A second member of the team who cared for Thomas Eric Duncan, the first Ebola patient to be diagnosed in the U.S., has tested positive for the deadly virus. Amber Vinson was put in isolation Tuesday after spiking a fever.
Vinson also flew home from Cleveland the night before her symptoms appeared. Asymptomatic patients are not contagious, but the CDC is interviewing all passengers aboard that flight — Frontier Airlines 1143 Cleveland to Dallas/Fort Worth on Oct. 13 — because her symptoms appeared so shortly after returning home.
Secondary samples are on their way to the CDC to confirm the diagnosis as officials interview Duncan’s entire treatment team, which consisted of nearly 100 people, to determine whether they may have been exposed. This new incident of transmission, however, is raising concerns that Texas Health Presbyterian Hospital was not at all ready to handle infectious Ebola cases.
“They kept adding more protective equipment as the patient [Duncan] deteriorated. They had masks first, then face shields, then the positive-pressure respirator. They added a second pair of gloves,” CDC epidemiologist Pierre Rollin told the Washington Post.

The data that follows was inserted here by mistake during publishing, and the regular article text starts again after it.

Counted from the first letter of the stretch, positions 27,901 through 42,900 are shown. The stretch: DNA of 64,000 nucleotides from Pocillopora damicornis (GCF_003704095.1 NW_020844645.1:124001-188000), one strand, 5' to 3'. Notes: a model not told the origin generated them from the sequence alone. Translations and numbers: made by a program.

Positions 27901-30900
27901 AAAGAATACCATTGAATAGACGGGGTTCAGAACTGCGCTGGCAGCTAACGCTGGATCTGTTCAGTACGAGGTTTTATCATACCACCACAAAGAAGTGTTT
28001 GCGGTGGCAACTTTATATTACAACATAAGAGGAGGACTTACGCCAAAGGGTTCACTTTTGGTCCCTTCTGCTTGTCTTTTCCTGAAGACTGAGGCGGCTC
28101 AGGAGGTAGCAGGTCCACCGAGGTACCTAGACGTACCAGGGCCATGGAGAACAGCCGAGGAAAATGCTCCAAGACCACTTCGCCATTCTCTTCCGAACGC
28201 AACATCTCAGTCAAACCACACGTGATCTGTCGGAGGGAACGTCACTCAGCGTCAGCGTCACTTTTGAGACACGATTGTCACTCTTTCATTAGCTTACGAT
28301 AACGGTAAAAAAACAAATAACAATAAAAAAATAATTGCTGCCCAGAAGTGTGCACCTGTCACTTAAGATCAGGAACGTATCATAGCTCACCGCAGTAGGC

According to Rollin, the hospital added protective gear on the fly, including adding “buddies” to watch those drawing samples from Duncan and acquiring full-body Hazmat suits with respirators. Nurses said that gear initially included gloves that didn’t tape at the wrist and gowns that left their necks open, and the hospital improvised ways to cover them up as it went along. The workers also allege other lapses that could have resulted in hospital-wide contamination, and said in a statement organized by nurses’ unions that they felt “unsupported, unprepared, lied to and deserted to handle their own situation.”
“An additional health care worker testing positive for Ebola is a serious concern, and the C.D.C. has already taken active steps to minimize the risk to health care workers and the patient,” the CDC said in a statement.
In a more positive development, the first health-care worker to contract Ebola in the U.S., Nina Pham, is said to be in good condition.
This post has been updated throughout.